Life as a Shorty is the only moment on the record where Shy regains the lyrical momentum he had on Dear God, sounding convincing and credible enough in his roll as a young hoodlum and unique enough to justify him having a rap career. This unfortunately doesn’t happen a lot on The Lost Generation. An album that sees Shy probably having his first attempts at writing his own lyrics. As such we shouldn’t be too hard on the guy. But the person who fired his ghostwriter may have been premature doing so because the Shyheim we hear on this album for the most part sounds like he has just heard gangsta rap for the first time and then decided to dive head-first into recording an album which is never a good thing.
Let that however not be interpreted as an outright and complete dismissal of Shyheim as a rapper. His debut AKA the Rugged Child is pretty good, as are the songs listed below and his follow-up work may very well be too because he still had a lot of growing up to do at this point.

Best tracks
Dear God
5 Elements
Can You Feel It
What Makes the World Go Round
See What I See
Young Gods

Recommendations
Download the above tracks off iTunes or Amazon, or pick this album up if you find it for really cheap.


Nelly – Da Derrty Versions: The Reinvention

Nelly
Da Derrty Versions: The Reinvention
November 25, 2003
Derrty EntertainmentUMG
058/100
Nelly - Da Derrty Versions the Reinvention
1. Intro // 2. Country Grammar [Jay E Remix] (feat. E-40) // 3. Iz U // 4. E.I. [David Banner remix] // 5. Ride With Me [Jay E Remix] (feat. City Spud) // 6. Batter Up [Jay E Remix] (feat. Murphy Lee, Chocolate Tai, King Jacob, Prentiss Church & Jung Tru) // 7. If // 8. Hot In Herre [Basement Beats Remix] // 9. Dilemma [Jermaine Dupri Remix] (feat. Ali & Kelly Rowland) // 10. King’s Highway // 11. Groovin’ Tonight (St. Lunatics feat. Brian McKnight) // 12. Air Force Ones [David Banner Remix] (feat. David Banner & 8ball) // 13. Work It [Scott Storch Remix] (feat. Justin Timberlake) // 14. #1 [Remix] (feat. Postaboy & Clipse) // 15. Pimp Juice [Jay E Remix] (feat. Ron Isley) // 16. Tip Drill [Remix] (E.I.) (St. Lunatics)

Back when people still bought cds remix-albums were an easy way for record labels of juicing any particular artist’s fanbase for some cash whenever that artist didn’t have a proper album to promote. Da Derrty Versions: The Reinvention is such an album, bridging the gap between Nelly’s 2002 blockbuster Nellyville and his 2004 double whammy Sweat and Suit. On this album you will find amended versions of hit songs from Nellyville and his debut Country Grammar of varying quality, all tied together by Nelly commenting on his ‘creative process’ in a sort of fake interview type of setting brought to us in skits. Did you know E-40 invented slang? Yeah, me neither…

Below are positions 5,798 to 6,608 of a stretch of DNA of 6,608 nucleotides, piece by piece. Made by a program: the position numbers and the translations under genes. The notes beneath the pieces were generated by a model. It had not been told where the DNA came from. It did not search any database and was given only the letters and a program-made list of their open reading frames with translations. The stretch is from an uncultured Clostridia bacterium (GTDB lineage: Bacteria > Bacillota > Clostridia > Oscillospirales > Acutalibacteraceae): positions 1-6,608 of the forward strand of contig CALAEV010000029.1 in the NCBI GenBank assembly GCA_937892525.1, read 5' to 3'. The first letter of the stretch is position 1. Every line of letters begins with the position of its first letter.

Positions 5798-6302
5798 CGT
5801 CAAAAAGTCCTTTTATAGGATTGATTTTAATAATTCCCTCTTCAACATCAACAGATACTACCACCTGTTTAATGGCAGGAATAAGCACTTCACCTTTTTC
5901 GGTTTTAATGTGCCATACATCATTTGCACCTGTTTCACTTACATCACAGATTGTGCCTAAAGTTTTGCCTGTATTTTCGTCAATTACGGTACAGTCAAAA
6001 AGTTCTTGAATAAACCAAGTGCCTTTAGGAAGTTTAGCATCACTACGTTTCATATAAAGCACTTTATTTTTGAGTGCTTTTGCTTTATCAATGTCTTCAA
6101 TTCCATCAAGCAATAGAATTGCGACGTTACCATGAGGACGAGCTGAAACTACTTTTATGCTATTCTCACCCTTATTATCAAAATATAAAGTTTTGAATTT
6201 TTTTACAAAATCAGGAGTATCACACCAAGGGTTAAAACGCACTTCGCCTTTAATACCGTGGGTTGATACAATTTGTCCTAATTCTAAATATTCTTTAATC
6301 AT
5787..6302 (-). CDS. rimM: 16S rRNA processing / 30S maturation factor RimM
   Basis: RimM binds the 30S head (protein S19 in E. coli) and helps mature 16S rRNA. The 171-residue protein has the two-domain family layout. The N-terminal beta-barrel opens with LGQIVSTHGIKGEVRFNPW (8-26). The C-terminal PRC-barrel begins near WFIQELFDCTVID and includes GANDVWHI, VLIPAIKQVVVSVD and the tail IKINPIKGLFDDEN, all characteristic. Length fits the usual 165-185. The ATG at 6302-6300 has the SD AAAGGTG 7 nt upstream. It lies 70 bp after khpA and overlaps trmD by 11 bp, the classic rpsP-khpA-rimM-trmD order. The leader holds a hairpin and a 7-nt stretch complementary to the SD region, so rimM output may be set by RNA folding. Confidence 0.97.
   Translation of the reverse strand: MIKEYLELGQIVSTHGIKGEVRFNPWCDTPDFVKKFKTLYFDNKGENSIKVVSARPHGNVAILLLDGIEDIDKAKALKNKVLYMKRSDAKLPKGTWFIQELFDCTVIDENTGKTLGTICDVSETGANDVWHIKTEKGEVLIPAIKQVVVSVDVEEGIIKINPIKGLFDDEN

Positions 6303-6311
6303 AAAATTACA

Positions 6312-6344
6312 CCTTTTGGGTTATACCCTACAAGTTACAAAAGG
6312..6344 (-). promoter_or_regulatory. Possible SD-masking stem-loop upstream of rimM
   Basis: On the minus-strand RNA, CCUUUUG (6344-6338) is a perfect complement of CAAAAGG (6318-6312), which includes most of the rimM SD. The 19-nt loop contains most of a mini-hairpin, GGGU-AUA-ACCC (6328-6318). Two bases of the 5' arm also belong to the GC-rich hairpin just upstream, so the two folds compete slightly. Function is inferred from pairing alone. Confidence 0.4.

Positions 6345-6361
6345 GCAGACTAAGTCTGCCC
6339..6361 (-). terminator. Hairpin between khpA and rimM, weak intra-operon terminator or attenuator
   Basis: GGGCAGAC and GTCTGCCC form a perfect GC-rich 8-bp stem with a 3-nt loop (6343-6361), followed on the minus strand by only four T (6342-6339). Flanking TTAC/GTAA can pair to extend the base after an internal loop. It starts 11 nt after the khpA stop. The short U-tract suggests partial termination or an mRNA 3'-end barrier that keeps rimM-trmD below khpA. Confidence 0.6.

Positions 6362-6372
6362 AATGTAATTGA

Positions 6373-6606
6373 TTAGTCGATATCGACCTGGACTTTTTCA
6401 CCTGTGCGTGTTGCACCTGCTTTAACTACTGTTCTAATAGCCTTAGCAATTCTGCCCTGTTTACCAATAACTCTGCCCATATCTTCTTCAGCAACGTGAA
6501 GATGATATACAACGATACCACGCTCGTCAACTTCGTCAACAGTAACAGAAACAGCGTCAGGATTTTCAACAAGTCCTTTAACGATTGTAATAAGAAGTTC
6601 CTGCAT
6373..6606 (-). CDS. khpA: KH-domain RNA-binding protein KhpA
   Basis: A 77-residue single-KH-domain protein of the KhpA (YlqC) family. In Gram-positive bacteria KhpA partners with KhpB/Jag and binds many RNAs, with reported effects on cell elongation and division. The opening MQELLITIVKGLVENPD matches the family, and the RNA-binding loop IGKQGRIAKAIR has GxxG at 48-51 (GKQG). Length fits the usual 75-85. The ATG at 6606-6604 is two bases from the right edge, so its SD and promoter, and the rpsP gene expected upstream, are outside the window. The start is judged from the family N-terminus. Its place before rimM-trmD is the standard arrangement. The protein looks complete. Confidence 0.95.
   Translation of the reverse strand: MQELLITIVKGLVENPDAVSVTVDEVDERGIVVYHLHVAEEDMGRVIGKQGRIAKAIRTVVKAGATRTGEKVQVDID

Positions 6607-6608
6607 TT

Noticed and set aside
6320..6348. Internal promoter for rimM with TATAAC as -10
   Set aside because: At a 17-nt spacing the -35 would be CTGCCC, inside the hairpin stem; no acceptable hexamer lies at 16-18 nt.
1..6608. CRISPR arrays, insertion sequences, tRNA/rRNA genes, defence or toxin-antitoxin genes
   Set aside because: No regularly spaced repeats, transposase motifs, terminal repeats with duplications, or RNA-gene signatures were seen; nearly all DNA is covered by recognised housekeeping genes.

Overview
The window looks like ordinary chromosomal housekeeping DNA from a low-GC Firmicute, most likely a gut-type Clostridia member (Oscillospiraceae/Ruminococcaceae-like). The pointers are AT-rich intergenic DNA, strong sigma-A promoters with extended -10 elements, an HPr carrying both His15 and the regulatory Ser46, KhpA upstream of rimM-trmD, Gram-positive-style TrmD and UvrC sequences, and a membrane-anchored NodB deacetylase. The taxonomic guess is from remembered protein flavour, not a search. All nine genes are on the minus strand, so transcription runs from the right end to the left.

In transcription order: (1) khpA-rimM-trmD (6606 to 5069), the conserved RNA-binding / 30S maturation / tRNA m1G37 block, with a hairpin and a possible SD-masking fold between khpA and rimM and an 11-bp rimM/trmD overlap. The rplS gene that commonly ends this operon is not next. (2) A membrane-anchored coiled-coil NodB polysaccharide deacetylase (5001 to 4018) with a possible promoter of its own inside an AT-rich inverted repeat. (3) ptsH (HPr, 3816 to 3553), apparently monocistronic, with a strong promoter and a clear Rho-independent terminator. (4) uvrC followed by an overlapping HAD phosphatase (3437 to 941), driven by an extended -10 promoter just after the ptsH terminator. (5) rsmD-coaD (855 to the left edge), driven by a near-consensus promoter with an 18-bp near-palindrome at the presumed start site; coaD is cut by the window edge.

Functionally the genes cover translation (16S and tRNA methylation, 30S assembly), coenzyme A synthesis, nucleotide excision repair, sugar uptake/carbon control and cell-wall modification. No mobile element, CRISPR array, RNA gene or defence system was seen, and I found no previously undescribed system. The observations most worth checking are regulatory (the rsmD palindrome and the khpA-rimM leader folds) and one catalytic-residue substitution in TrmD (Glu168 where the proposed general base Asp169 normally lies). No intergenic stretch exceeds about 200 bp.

On to the content: Everything labeled a ‘Jay E Remix’, which is is the absolute majority of the songs, can be automatically dismissed as a remix. Not because the beats suck, Jay E is a terrific producer and arguably half of the reason of Nelly’s success, but rather because the guy produced most of the original incarnations of these songs which were mostly not broke and therefore not in need of fixing.
Apparently he agreed with that assessment because the changes to his instrumentals are minimal to nonexistent. All that’s really added are newly recorded guest appearances which vary from entertaining enough such as the Ron Isley-featuring version of Pimp Juice and the Clipse on #1, to meh such as the blink-and-you’ll-miss-it E-40 verse on Country Grammar, to godawful such as the new version of Batter Up which replaces B-team weedcarriers with Z-team weedcarriers. But the fact that Jay doesn’t go rampant creatively with altering his own shit might actually be for the better because the one time Jay E does actually change something substantial about a song the result is a version of Ride With Me that poorly attempts to fit the original hook into the melody of John Mayer’s No Such Thing for no other reason than that Nelly likes John and wanted to pay ‘tribute’ to him, which is very questionable reasoning at best. Nelly could‘ve called the guy up for a collabo and Mayer would probably have said yes, and that might’ve made for an entertaining collabo if Nelly’s later collabo with Tim McGraw Over and Over is any indication. In stead we’re left with this stupid shit that also does a terrible job at incorporating City Spud’s not-that-great-to-begin-with verse off the original version.
The remix of Hot In Herre which is credited to ‘Basemenent Beats’, a production team consisting of Jay E, Koko and Wally Beaming (and City Spud who is m.i.a. here because of a ten year prison stint) is pretty fucking awesome with what sounds like a recreation of the Neptunes’ bleepy, bloopy original beat with live instrumentation. I guess he did have something to ad here because he didn’t have a hand in creating the original instrumental.